The Metallica song has become synonymous with Virginia Tech’s football team and its iconic entrance into Lane Stadium. But last spring, it was also adopted by the Hokies’ ACC champion women’s basketball team.

Led by 6-6 center Elizabeth Kitley, the 2-time conference Player of the Year, and dynamic point guard Georgia Amoore, they danced to it all the way to the Final Four for the first time in school history. Kitley was a force all season, averaging a double-double (18.2 points, 10.7 rebounds) while Amoore caught fire during the postseason, tying an NCAA regional record by making 20 3-pointers in 4 tournament games.

Coach Kenny Brooks’ top-seeded team won 31 games overall. It capped off a run of 15 straight victories by beating 3rd-seeded Ohio State 84-74 in the Seattle Regional final before seeing the streak snapped by Angel Reese and eventual champion LSU in the national semifinals.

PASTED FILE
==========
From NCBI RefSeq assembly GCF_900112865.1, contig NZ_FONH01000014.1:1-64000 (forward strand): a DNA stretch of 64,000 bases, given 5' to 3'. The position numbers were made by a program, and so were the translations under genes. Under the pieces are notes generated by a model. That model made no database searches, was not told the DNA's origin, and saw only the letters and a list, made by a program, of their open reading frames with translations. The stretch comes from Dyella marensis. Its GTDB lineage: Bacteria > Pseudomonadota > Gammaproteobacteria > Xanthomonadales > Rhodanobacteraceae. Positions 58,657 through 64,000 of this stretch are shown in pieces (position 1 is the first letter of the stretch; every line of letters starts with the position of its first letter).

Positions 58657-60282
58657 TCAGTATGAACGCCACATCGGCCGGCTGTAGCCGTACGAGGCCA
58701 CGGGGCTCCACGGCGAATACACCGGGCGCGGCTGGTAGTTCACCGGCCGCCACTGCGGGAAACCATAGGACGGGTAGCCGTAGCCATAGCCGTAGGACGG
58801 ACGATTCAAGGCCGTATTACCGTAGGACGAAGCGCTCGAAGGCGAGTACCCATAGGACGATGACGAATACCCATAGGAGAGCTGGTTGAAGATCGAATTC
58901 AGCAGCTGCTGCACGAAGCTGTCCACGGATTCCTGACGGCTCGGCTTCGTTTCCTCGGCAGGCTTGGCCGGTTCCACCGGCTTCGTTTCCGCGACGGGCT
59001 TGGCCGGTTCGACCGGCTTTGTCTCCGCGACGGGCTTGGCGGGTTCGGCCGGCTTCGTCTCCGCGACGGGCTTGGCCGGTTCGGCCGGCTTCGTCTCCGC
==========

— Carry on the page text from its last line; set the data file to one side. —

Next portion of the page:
5. Category 4 Hurricanes

Miami football has spent the better part of the past 2 decades – and a lot of money on coaching buyouts and facilities – trying to get the swagger back from its golden era of the 1980s and ’90s. But it took a low-key 70-something grinder with a basketball team full of transfers to finally provide the Hurricanes with a championship moment.

Seventeen years after taking George Mason on one of the most improbable Final Four runs in college basketball history, Jim Larrañaga got back again. And this time, the Naismith Basketball Hall of Fame finalist brought Miami along with him — a first in program history.